In addition, as you know, 1078/1080 is 90 degrees up from the recent 1045 low. Today's high on the SPY at 111.14 was a perfect tag of 180 degrees up from the 1045 low. It also represents a .618 retrace of the January/February decline. That satisfies price projections. As you know from yesterday's report there were numerous turning points in time and harmonics related to the time and price of prior highs and lows that came out yesterday. A break of 1078/1080 should confirm the idea of a bearish backtest. A break back below 1080 implies the market is rolling over from a lower high of a lower high and should elicit downside acceleration. A measured move of the 105 point S&P January/February decline projected from yesterday's S&P high gives 1003. Checking the monthly S&P chart from yesterday's report shows that the high in the important month of November 2008 was 1007.
Interestingly, the mid-point of the January reversal bar 14 months later is 1111. It appears the S&P was rejected from a picture perfect backtest. A measured move to 1003ish satisfies a compelling number of technicals:
1. undercut of the 200-day moving average
2. a turn down of the Quarter Swing Chart (the October low of 1019.95)
3. a full cycle of 360 degrees down in price which equates to 1018/1019
4. In addition, as offered in mid-January, when I assumed a top was at hand, 1003 corresponds to the January 11 pivot high. Why? 1003 is opposite January 11. It may not play out this way, but seldom do the technicals setup so convincingly with the prospect for a measured move of a 105 S&P points -- and a potentially quick 105 point haircut.
And, that's the bull case.
If the 2008 global meltdown was not just bad subprime loans going belly up but a warning sign that the entire world financial structure was overextended and about to unravel, then this is the eye of the hurricane and the financial tailwinds could begin to flail at psychology and risk appetite as sentiment shifts toward a perception that the Lone Ranger has not only used up all his bullets, but is looking for an exit out of the wilderness.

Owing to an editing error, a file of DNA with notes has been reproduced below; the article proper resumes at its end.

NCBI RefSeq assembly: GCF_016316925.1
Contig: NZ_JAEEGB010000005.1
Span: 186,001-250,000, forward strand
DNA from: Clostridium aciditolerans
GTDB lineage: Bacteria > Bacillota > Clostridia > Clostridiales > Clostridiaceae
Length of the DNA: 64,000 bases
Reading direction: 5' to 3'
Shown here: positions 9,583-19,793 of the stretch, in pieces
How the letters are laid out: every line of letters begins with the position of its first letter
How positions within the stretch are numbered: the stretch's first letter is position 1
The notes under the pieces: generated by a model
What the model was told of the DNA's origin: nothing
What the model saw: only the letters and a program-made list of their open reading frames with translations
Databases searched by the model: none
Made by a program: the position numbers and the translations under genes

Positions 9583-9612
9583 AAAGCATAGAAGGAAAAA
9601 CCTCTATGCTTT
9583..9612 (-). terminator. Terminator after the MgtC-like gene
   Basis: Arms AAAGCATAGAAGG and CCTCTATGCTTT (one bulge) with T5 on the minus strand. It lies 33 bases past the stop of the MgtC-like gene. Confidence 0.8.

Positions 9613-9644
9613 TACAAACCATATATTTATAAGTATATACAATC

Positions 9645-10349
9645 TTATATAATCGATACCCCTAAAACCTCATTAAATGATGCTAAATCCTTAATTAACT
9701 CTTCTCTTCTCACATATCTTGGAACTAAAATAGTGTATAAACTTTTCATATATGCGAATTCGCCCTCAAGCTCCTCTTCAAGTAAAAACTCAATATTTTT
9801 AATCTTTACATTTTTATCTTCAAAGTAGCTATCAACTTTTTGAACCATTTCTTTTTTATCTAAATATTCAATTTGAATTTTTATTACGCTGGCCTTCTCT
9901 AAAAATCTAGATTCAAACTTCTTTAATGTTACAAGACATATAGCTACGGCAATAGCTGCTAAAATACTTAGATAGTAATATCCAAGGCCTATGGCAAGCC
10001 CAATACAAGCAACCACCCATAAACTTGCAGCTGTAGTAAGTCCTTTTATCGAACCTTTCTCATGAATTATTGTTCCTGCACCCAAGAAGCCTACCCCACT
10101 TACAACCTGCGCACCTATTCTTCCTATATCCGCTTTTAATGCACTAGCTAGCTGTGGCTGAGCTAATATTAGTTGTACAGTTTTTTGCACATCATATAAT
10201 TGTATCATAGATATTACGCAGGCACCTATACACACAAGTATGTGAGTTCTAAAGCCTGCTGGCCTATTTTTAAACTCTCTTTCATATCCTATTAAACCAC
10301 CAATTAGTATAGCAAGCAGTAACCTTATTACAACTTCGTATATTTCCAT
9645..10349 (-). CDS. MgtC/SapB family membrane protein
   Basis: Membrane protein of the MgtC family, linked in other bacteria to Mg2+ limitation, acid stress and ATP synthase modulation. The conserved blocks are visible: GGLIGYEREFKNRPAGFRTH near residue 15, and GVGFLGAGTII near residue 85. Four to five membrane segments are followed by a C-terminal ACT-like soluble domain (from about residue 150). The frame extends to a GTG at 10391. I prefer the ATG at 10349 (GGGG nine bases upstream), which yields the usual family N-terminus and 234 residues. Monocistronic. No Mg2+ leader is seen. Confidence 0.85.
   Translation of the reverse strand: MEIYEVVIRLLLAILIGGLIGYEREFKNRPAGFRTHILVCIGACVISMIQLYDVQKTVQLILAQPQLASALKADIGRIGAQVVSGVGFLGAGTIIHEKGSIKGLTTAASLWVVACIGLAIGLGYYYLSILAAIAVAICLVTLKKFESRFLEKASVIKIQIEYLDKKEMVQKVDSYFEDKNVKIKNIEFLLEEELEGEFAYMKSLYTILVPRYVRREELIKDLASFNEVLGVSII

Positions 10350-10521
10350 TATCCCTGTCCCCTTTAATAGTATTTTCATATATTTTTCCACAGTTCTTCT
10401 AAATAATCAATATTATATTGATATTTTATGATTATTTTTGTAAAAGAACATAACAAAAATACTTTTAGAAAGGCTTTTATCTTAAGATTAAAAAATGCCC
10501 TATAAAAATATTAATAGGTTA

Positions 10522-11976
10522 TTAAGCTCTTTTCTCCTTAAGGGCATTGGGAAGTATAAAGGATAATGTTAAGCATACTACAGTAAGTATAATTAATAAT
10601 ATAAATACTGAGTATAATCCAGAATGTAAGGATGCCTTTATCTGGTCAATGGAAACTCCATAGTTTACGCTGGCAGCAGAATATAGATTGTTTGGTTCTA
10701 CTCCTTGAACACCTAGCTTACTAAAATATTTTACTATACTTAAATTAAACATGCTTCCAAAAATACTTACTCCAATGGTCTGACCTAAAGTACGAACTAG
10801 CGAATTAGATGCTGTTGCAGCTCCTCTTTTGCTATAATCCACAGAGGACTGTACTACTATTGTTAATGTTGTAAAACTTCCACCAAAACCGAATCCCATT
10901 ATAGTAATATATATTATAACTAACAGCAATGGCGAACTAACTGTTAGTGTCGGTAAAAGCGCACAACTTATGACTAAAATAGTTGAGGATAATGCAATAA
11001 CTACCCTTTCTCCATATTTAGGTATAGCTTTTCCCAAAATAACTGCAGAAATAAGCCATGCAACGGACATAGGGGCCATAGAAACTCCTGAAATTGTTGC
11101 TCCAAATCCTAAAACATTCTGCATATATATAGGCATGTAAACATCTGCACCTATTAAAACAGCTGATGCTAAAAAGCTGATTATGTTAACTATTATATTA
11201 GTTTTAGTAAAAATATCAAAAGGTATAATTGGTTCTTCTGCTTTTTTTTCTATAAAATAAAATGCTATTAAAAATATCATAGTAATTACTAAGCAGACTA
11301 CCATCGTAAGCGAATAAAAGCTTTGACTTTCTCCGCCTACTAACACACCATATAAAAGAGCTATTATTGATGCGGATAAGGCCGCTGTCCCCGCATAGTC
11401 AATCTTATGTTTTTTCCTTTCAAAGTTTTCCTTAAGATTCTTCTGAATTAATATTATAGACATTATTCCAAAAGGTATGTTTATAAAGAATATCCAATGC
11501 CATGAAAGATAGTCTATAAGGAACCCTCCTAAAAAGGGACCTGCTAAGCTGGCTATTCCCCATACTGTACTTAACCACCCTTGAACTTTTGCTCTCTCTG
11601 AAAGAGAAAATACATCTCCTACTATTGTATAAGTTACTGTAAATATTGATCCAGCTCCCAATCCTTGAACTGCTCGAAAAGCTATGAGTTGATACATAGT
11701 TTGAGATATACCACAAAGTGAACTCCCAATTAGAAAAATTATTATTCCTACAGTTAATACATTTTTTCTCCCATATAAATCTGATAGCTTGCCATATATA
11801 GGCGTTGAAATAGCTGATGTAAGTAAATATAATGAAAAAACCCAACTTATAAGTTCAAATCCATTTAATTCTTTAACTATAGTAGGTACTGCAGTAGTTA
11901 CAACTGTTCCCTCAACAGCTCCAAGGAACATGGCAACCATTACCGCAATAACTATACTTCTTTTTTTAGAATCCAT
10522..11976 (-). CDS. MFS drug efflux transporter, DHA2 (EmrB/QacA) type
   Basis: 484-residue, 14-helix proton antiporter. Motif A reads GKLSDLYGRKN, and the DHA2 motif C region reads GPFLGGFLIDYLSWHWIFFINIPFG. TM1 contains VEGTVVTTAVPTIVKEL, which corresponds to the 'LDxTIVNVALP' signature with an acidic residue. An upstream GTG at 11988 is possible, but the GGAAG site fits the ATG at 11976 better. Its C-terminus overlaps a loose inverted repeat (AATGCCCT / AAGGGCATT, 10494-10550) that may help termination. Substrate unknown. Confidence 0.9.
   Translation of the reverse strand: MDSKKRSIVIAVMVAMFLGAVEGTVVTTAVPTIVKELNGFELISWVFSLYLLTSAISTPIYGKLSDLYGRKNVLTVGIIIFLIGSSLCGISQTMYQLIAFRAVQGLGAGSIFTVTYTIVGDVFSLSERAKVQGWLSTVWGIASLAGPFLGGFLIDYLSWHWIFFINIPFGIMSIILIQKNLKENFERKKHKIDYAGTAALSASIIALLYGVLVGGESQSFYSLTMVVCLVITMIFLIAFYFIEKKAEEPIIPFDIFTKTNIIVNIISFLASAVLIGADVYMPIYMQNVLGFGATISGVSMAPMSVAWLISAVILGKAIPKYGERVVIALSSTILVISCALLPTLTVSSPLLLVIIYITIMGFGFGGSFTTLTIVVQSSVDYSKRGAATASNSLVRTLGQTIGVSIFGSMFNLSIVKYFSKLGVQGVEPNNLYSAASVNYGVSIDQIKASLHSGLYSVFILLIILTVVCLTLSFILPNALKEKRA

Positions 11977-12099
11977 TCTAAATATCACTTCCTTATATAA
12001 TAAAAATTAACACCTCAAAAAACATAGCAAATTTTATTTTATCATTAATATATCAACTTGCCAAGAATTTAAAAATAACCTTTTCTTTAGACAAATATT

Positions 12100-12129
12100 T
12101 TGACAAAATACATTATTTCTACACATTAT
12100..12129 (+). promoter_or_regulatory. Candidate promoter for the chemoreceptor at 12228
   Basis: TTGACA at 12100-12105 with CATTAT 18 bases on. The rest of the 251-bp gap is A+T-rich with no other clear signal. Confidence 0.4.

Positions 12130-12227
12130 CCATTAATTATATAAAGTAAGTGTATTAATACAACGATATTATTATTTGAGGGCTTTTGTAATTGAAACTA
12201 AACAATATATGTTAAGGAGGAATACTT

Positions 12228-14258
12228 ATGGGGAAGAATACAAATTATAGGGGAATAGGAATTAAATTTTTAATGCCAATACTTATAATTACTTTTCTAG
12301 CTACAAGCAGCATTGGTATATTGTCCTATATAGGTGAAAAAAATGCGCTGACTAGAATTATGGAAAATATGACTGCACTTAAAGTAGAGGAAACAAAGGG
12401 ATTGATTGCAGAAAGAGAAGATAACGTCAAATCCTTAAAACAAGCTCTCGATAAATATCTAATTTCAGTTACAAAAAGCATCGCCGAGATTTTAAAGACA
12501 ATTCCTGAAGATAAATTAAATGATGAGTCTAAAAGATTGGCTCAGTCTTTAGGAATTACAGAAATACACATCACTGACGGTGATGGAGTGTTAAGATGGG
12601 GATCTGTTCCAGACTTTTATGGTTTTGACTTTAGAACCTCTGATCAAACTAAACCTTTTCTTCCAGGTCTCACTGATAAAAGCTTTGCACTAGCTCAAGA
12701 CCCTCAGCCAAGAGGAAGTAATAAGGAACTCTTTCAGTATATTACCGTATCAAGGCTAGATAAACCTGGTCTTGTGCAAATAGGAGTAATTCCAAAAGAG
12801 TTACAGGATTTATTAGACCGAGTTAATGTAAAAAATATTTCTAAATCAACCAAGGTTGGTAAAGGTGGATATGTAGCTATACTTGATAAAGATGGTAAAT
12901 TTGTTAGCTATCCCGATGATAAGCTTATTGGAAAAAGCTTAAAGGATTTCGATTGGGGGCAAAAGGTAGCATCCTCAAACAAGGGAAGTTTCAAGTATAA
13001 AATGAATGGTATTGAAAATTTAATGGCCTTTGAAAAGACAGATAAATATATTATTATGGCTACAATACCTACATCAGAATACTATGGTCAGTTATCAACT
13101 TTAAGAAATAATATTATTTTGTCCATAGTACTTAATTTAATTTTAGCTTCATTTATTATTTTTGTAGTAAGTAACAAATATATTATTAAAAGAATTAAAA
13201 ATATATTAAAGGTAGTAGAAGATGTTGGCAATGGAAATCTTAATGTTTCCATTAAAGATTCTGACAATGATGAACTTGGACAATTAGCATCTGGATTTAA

"You are alone now. Last man. You are lone ranger."
Question: Were Central Banks moving a few hundred billion of bad debts off the books of the banks and playing a shell game with CDOs, merely rearranging the chairs on the deck of the Titanic? Will the sounds of violins in the last year playing to the tune of "If I Were A Rich Man" give way to Beck's Lost Cause? I suspect that to a blind man, the sounds of violins playing on the Titanic meant the night was going just fine. Heads up for icebergs in the Aegean. Beware Trojan bulls bearing bids. Beware Frankenstein Fed.
"In her famous novel, Mary Shelley writes about what happens when man circumvents the law of the gods. The good doctor creates a creature and gives it life. The result is the creature-monster, both pathetic and horrific -- Frankenstein. But Frankenstein revolts against his maker and turns into a killer. It's the story of man interfering with the natural forces of nature and the gods."
Is there any exit for the Creature from Jekyll Island?
Bonds broke again on Thursday and are starting to look ugly. Inflation is picking up. This may have forced the Fed's hand. It may be better for them to look like they're taking a tightening stance rather then let the bond vigilante's get the upper hand. Either way the US has enjoyed the luxury of funding its massive debt load with low rates. What happens if rates start to ratchet up and growth and the economy is not there to pick up the baton? What happens to the cost of borrowing for Uncle Sam? Is there an exit strategy for the Fed that is viable?
Conclusion: As offered yesterday, I thought there was a chance for 1111/110 to be tagged but said that if it occurred it should be short-lived -- as in, hours. The SPY hit 111 yesterday. Our turning point date arrived and it looks like the cycles are exerting their influence. The news breaks with the cycles, not the other way around. It feels like the majority of the move this week was related to option expiration baskets. It looked like small baskets hit the market every half hour or so the last two days. Consequently, we may not see the true trend until after option expiration and the cycles both hit. It's possible that the market could hold up into the close, but if the cycles have turned then I wouldn't be fooled by a "comeback" on Friday as Monday could open down hard.
If the S&P can hold 1078/1080 on a decline, it's possible the market could claw its way into the first week of March for the next cycle turn based on the 10-year cycles so the tale of the tape will be telling based on the important weekly Friday close and Monday's close. Remember, Friday closes are important as it shows the willingness of traders to carry over positions, or conversely their desire to clear their books.